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Soaring Through The Sky Glasgow Mural Trail Guide

Glasgow has an amazing array of street murals, and no visit to the city is complete until you have found some, you will stumble upon them even if you aren’t setting out to look for them, as these huge pieces of art adorn many buildings, walkways, and streets. Of course, if you do want to set out on purpose looking for the murals then read on to see our guide for catching the best murals around.

These super impressive, fun and quirky creations were the initiative of Glasgow City Council who wanted to ‘rejuvenate streets and revitalise buildings and vacant sites that looked a bit tired’ and it is totally working- instead of noticing a derelict site or plain wall, your eyes dart across these massive works of art which bring colour and vibrancy to the streets. The works are also helping support local artists (and those from further afield) by providing a space for their unique creations.

The entire trail can be completed on foot and there is a dedicated City Centre Mural Trail Map published by Glasgow City Council, however, as is the nature of murals, more have been added to since the website was published (and some now gone) We used the mural trail as an inspiration for our work and found out some of the stories behind the murals but we have changed our guide, so it encompasses more spots and also a good walking route to see the rest of the city

The first mural was commissioned in 2008 and at present there are over 30 pieces of art, but this is forever changing as the city grows and redevelops

You may not see all of them, or all of them at the one time. If you walked the route we have suggested below, it would take over 2 hours to walk.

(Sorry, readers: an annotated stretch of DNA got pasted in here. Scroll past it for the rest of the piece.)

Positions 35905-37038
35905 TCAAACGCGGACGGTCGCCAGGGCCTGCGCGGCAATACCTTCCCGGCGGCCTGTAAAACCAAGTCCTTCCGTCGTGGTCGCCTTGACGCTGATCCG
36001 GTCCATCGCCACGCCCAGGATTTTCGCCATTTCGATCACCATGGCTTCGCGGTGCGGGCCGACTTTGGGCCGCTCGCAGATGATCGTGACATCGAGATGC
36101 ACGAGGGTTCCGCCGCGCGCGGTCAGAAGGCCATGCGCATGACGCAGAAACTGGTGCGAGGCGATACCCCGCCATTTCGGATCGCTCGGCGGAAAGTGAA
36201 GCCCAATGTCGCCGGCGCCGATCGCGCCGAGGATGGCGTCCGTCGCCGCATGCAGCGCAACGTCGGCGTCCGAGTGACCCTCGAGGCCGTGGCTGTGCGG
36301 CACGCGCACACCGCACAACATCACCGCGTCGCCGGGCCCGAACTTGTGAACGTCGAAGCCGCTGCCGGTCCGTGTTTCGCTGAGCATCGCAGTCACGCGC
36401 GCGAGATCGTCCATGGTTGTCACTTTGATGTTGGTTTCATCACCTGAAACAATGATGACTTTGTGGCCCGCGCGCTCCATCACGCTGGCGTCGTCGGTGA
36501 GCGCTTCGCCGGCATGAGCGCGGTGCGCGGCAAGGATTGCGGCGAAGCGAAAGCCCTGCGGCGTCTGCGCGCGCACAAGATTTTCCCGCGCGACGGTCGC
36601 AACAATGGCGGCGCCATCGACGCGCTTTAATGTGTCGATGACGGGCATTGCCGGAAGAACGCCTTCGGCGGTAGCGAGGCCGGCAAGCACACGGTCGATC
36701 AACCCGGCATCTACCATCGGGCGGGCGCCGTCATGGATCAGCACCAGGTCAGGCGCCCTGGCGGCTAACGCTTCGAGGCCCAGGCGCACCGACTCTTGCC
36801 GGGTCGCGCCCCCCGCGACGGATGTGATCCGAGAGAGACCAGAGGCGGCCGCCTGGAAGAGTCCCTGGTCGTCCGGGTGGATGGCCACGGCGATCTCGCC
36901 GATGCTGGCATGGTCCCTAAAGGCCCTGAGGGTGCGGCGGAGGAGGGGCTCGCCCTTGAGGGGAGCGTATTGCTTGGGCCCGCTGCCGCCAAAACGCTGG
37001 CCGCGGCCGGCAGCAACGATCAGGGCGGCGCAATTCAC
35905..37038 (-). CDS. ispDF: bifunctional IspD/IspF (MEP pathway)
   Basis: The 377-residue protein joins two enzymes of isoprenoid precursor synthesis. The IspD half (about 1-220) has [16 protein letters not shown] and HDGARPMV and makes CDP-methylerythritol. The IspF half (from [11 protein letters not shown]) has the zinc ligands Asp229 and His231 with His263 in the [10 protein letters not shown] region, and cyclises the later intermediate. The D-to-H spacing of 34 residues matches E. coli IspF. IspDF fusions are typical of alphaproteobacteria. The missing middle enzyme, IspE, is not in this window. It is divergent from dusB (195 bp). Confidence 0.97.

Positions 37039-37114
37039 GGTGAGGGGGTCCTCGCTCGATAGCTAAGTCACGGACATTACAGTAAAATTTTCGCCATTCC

You could combine your mural trail with a tour of Glasgow on the “City Sightseeing Glasgow Hop-on hop-off” bus tour, this way you get to hear information of Glasgow and you can hop on and off at each mural.

Click here to read our Soaring Through The Sky Glasgow Mural Bus Tour

Let’s start the journey of the Mural Trail at Glasgow Central Station, head out of the main entrance and through the gorgeous restored green and gold gates, you’ll be on Gordon Street now, at the crossing head to the left, up Union Street for under 1 minute, the street on the left is Renfield Lane and you will have found our first mural

The Frenchie, The Girls and The Bubbles | Rogue One and Art Pistol Projects | Renfield Lane

These two murals appeared late October 2019 and straight away become one of my personal favourites, both sides of Renfield Lane have been filled with colour, with two girls blowing bubbles (the girls are the artists friends’ daughters) and a cute French bulldog having fun with the bubbles

Turn back where you came from and at the traffic lights cross back onto Gordon Street this time head past the stunning Co-Op building and take the next right you will now be on Mitchell Street where the first of 4 (!!) murals are… You will soon reach a red sandstone building- this is The Lighthouse and totally worth a visit! Take a left down here where there are neon signs overhead, and now spot the Glasgow Panda

Glasgow Panda | James Klinge | Mitchell Lane

Edinburgh may have Tian Tian and Yang Guang at the zoo, but Glasgow also has its own Panda. Located on Mitchell Lane off one of the city’s busiest streets Buchanan Street you will also find The Lighthouse designed by Charles Rennie Mackintosh

Turn back onto Mitchell Street and you’ll have found mural number 2

Wind Power | Rogue-One and Art Pistol | Mitchell Street

Wind Power celebrates the diversity of sustainable energy production within the Glasgow area and Scotland nationally

Walk down Mitchell Street (which does feel a bit like a back alley- but hey that’s why the murals are popping up everywhere, to brighten up the space) for less than 60 seconds and you are at your 3rd mural, its behind you by the way

Honey… I Shrunk The Kids | Smug | Mitchell Street

A colossal image of a girl with a magnifying glass, it is best portrayed from afar so walk back far enough and try to capture a fellow passer-by as they walk past, and it may just look like she is trying to pick them up!

If you walked back far enough to get the whole image, you will have reached the 4th mural